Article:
Third Sunday in Lent

March 23, 2014
See Also: 
Reading 1: 
Exodus 17:1-7
Reading 2: 
Psalm 95
Reading 3: 
Romans 5:1-11
Reading 4: 
John 4:5-42
By Marjorie Suchocki

The texts from Exodus and John give us significant imagery of water--water springing from a rock; living water that comes from no well. The Psalmist gives an exultant commentary on Exodus 17, and Paul gives us a theological interpretation of the Johannine text.

In Exodus 17, the people grumble; they have made camp in a place where apparently there is no water, and they quarrel and complain. Moses, in his own turn, grumbles and complains to God about these argumentative people, and God solves the problem by telling Moses to get some of the elders together, and then to follow God's leading. The leading is precisely to a rock, presumably a rock of impressive size. Strike the rock, says God, and when Moses does, water springs forth and all the people drink their fill. Moses names the place Massah, which means "test," and Meribah, which means "quarrel." And then we have that interesting final statement, where the grumbling and arguing of the people boils down simply to this: is God with us, or not?

The Psalmist gives us an exuberant response, singing and making a joyful noise to. . .the rock of their salvation! Aha, and it was out of the rock that water sprang forth! To make sure his hearers get the point, the Psalmist enjoins them not to be like those quarrelsome ancestors at Massah and Meribah! For we know that The Lord is with us!

Now skip to the text in John. We all know the story; the lone woman at the well speaks with Jesus, and each time that his answers show he knows too much about her, she changes the subject. But Jesus stays with his message: he can give her living water. There is so much compacted into this story of the Samaritan woman that the text holds sermons for a month of Sundays, but given the companion texts in Exodus and Psalms, leave those possible sermons for another day and stay with the imagery of living water. In Exodus, God tells Moses to strike the rock so that the water may flow. In the gospel story we know that Jesus himself will be struck with blows and rods and ultimately with nails. But somehow, amazingly, against all hope, the living water of life will flow. This flow of water is more than the dark scene on Calvary, where the wound from the spear yields blood and water mingled. Rather, the "living water" is Easter Sunday, resurrection, triumph over all that would undo us. The "rock" is struck: living water flows evermore. Is God with us? Oh yes.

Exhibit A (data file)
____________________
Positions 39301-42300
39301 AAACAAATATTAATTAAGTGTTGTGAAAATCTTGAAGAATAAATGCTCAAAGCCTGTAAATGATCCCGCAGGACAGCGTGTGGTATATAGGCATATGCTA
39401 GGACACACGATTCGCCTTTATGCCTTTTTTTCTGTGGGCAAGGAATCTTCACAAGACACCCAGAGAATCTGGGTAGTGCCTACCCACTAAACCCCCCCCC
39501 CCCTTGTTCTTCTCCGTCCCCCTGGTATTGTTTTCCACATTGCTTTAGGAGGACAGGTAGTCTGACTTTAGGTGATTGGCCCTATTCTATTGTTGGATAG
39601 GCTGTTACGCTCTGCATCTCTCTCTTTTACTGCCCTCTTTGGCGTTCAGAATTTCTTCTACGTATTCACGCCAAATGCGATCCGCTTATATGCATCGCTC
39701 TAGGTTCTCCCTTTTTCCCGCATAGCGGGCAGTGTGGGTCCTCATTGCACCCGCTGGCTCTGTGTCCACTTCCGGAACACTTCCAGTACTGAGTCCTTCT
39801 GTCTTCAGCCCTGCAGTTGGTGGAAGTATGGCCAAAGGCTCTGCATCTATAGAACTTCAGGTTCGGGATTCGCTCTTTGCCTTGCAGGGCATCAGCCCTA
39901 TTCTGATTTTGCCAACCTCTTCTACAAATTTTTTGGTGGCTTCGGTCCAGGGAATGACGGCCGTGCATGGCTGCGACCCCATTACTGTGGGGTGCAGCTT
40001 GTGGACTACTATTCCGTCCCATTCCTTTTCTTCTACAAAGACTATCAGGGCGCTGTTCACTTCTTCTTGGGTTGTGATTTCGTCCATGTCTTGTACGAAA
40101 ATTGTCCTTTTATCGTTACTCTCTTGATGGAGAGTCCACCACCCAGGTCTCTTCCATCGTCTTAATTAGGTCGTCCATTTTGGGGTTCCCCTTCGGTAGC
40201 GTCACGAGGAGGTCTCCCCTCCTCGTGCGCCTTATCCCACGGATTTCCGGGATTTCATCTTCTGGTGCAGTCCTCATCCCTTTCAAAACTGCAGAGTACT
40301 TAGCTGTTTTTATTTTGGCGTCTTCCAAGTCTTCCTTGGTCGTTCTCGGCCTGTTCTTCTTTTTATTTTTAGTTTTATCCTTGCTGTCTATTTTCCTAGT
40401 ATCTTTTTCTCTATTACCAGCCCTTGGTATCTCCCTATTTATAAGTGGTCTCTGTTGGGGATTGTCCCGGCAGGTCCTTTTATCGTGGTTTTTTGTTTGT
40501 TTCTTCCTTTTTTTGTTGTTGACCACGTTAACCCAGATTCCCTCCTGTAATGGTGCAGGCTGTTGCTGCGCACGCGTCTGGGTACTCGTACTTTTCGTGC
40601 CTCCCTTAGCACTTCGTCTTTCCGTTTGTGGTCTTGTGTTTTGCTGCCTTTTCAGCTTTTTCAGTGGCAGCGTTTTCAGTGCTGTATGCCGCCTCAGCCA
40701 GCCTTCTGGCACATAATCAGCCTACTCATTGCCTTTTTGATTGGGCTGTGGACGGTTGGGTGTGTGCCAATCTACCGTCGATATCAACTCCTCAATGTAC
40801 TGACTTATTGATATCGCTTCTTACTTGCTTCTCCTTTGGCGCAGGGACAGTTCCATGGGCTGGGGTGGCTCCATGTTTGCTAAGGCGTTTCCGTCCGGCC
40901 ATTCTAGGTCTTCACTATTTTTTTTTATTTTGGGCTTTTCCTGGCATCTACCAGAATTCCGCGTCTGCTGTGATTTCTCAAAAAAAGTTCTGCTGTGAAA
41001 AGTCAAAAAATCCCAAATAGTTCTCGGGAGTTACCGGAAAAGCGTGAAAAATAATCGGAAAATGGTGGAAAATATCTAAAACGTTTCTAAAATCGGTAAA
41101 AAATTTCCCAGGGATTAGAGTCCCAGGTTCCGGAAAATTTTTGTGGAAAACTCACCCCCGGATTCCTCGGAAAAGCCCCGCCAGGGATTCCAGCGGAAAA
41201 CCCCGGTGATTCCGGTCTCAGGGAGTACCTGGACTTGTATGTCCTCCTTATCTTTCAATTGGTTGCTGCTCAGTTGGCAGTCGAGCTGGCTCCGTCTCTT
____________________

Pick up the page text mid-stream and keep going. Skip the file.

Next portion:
In Romans, it's as if the Apostle Paul offers a theological commentary on the three texts. We, through our own orneriness and sin, are akin to those complaining, quarrelsome Israelites in the desert. We lack the water of life. But God, in mercy, goes before us, reveals his presence in Christ, his presence with us. Paul interprets the death of Christ as a means of reconciling us to God, of bringing life out of death: Christ's death releases us from our many deaths into Christ's own resurrected life. As such, the sufferings we all encounter are disempowered; they are no longer able to undo us. Rather, the grace of God pours into us, and the love of God empowers us to the extent that, as Paul says in another text, we are more than conquerors in Christ. Now ask the Exodus question again: Is God with us? Answer with the Psalmist and all those through the ages who sing the exultant hymn of Easter, YES! OH YES!